Collective Action

Front Cover
Resources for the Future, 1982 - Nature - 248 pages
2 Reviews
Public choice, an important subdiscipline in the field of political theory, seeks to understand how people and societies make decisions affecting their collective lives. Relying heavily on theoretical models of decision making, public choice postulates that people act in their individual interests in making collective decisions. As it happens, however, reality does not mirror theory, and people often act contrary to what the principal public choice models suggest. In this book, Russell Hardin looks beyond the models to find out why people choose to act together in situations that the models find quite hopeless. He uses three constructs of modern political economy--public goods, the Prisoner's Dilemma, and game theory--to test public choice theories against real world examples of collective action. These include movements important in American society in the past few decades--civil rights, the Vietnam War, women's rights, and environmental concerns. This classic work on public choice will be of interest to theoreticians and graduate students in the fields of public choice, political economy, or political theory--and to those in other disciplines who are concerned with the problem of collective action in social contexts.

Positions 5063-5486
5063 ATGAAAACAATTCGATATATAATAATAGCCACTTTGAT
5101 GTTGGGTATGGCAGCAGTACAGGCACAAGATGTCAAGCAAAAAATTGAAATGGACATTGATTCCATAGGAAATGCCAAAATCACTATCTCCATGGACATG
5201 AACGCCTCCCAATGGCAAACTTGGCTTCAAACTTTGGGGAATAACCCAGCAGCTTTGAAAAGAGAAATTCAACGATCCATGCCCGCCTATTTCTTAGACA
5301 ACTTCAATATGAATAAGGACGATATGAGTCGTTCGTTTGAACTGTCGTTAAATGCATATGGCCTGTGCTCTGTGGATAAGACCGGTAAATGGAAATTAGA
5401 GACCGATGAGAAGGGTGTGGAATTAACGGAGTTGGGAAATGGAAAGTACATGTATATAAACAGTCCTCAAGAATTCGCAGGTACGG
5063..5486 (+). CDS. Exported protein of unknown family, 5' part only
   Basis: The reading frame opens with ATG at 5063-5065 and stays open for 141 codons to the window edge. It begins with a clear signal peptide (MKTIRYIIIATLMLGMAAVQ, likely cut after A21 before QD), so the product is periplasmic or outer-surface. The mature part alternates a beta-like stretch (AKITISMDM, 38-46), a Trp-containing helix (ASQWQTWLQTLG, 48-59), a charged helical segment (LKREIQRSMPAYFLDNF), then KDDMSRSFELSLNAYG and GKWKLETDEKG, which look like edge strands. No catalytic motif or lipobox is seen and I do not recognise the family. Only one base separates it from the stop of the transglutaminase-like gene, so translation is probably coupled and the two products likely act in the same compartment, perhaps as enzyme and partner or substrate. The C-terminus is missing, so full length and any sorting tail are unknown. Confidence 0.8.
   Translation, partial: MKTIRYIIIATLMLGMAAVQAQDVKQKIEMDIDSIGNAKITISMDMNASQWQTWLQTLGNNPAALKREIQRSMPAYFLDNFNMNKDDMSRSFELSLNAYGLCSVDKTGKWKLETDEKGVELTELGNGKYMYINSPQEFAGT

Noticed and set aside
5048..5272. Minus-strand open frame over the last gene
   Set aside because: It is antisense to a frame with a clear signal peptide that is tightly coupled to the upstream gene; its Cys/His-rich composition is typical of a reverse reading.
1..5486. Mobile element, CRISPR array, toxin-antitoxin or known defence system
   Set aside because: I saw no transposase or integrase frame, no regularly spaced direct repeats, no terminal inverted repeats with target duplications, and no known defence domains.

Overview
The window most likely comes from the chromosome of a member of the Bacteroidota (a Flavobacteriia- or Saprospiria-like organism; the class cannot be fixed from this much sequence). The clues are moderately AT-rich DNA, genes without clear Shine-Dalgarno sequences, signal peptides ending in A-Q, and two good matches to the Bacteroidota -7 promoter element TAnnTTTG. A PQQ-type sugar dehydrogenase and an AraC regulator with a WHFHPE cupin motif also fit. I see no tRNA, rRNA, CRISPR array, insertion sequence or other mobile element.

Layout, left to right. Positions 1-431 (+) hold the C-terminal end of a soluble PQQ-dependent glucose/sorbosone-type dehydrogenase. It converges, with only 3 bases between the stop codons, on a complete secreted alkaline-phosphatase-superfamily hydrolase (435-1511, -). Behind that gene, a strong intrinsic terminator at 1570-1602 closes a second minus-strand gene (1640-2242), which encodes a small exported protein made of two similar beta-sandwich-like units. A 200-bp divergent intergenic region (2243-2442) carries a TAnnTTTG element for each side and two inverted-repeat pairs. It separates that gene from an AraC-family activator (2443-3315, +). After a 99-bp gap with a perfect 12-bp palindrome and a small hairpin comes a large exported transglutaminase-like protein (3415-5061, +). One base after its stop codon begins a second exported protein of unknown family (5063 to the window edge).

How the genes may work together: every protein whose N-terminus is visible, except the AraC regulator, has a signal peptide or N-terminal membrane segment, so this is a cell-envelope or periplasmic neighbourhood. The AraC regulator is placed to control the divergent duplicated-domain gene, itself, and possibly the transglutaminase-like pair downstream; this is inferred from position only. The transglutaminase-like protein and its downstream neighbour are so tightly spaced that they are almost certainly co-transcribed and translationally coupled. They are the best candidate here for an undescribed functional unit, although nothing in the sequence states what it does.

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Contents

INTRODUCTION
1
COLLECTIVE ACTION AND PRISONERS DILEMMA
16
GROUP SIZE
38
TYPES OF COLLECTIVE ACTION PROBLEMS
50
ASYMMETRIES IN COLLECTIVE ACTION
67
CONTRACTARIAN PROVISIONS
90
EXTRARATIONAL MOTIVATIONS
101
DYNAMIC ANALYSIS OF COLLECTIVE ACTION
125
CONTRACT BY CONVENTION
155
ENFORCEMENT OF CONVENTIONS
173
LIMITS TO CONTRACT BY CONVENTION
188
CONTRACT BY CONVENTION IN SOCIAL THEORY
206
CONTRACT BY CONVENTION IN POLITICS
220
BIBLIOGRAPHY
231
INDEX
241
Copyright

RATIONALITY IN THE PRISONERS DILEMMA
138

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About the author (1982)

Russell Hardin is professor of politics at New York University. His recent books include Indeterminacy and Society and Trust and Trustworthiness.

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